PFCC contributes to safety in several ways. Despite the fact that the pediatric volume might not be sufficient in some general EDs to require a separate section, attention to the physical, emotional, and distinct medical needs of children is warranted for safer care. In a busy ED with critical patients, there is a need to access electrical plugs and to have containers for sharps readily available. It is important to mitigate the potential for injury by using new plugs with safety features and to keep sharp containers out of children’s reach. For children with special health care needs (autism spectrum disorder, sensory processing disorder, intellectual disabilities, nonverbal cerebral palsy, and deafness), an unexpected visit to the ED can be an overwhelming experience that creates intensifying behaviors and possibly an unsafe clinical interaction for the child and the medical team. The ED is a very stimulating environment with lights, noises, and many people, and some children with autism spectrum disorder, sensory processing disorder, and other special needs perceive stimuli at much different levels than neurotypical patients. Overstimulation in the ED can be minimized by having quiet or private rooms, especially in newly designed EDs, and providing noise-blocking headphones. Measures to keep headphones clean and secured for patient use are necessary.
In addition, adolescent patients value all aspects of privacy. Improving the care of adolescent patients requires clinicians to address not only informational but also psychological, social, and physical privacy of their patients. Confidentiality in the ED setting is also critical for the entire family.
The lack of an existing relationship with a given family and the acuity of the situation may make establishing a partnership for PFCC more difficult in the ED. Situations complicating this effort include pediatric patients arriving to the ED unaccompanied by a parent via ambulance from school or camp. Language and cultural barriers or inability to communicate with an uncooperative or nonverbal child further supports the need for PFCC to promote effective communication and safe care. The presence and expertise of a certified child life specialist in the ED that focuses on promoting effective coping skills in children during procedures like routine intravenous line insertion, wound repair, and other invasive and painful procedures can positively affect the experience for the child and caregiver and improve satisfaction with the ED visit. It also helps to decrease emotional distress in children during procedures.21–23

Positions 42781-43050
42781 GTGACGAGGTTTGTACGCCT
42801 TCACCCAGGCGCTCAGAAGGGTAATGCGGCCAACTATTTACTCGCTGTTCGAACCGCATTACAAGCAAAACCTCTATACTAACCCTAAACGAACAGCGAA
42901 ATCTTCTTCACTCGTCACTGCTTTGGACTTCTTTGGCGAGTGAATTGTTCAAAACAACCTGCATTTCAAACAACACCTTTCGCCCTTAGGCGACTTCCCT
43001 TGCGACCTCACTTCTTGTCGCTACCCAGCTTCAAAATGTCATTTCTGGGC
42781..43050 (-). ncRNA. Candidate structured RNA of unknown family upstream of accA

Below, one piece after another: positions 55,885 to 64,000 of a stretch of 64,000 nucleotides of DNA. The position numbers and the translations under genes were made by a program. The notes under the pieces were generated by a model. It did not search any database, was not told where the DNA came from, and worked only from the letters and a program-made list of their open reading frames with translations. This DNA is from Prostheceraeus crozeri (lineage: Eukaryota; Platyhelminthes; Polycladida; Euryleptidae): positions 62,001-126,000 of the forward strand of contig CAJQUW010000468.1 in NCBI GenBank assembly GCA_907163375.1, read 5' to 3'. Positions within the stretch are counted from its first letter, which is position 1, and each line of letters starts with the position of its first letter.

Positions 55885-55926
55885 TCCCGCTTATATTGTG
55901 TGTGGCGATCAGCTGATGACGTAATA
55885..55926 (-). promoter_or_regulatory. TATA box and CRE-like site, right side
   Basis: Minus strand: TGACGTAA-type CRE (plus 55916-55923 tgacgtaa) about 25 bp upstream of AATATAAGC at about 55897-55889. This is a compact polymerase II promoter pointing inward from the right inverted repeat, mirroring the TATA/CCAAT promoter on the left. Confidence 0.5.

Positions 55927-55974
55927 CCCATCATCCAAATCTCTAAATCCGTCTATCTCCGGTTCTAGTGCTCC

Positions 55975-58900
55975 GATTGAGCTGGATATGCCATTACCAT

The use of virtual reality, internet technology, and electronic and digital devices as an effective means of distraction can reduce perception of pain. Distraction strategies are highly effective in reducing reported and observed pain and distress in children in the ED. Reducing the child’s distress and gaining cooperation lead to requiring fewer staff, facilitating safe and effective accomplishment of the medical procedure, decreasing parent anxiety, and increasing parent satisfaction.22
PFCC also supports family presence during procedures and resuscitation, promotes acceptance by the patient and family of resuscitation decisions, and does not interfere with care or increase risk for litigation. Family presence during resuscitation can also provide the ED team with pertinent information that might be critical for making the correct diagnosis and provide an appropriate treatment plan. Establishing a clear policy and procedure for family presence, supported by all levels of the hospital staff, including other subspecialties, might decrease family and staff anxiety when procedures and resuscitations are required.7,24,25
PFCC also encourages timely communication between the ED and the medical home, including access to electronic health records, which can facilitate understanding of the medical history and other vital sources of pertinent information regarding the patient, which help ED clinicians to provide quality and safe care. The Institute for Patient- and Family-Centered Care has many relevant resources, including a self-assessment inventory specific to the ED.26